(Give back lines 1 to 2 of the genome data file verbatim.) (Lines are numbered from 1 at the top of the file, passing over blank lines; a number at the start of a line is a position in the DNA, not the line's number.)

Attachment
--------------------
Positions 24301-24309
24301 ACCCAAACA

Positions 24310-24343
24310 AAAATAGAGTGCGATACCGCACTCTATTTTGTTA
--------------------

Positions 24301-24309
24301 ACCCAAACA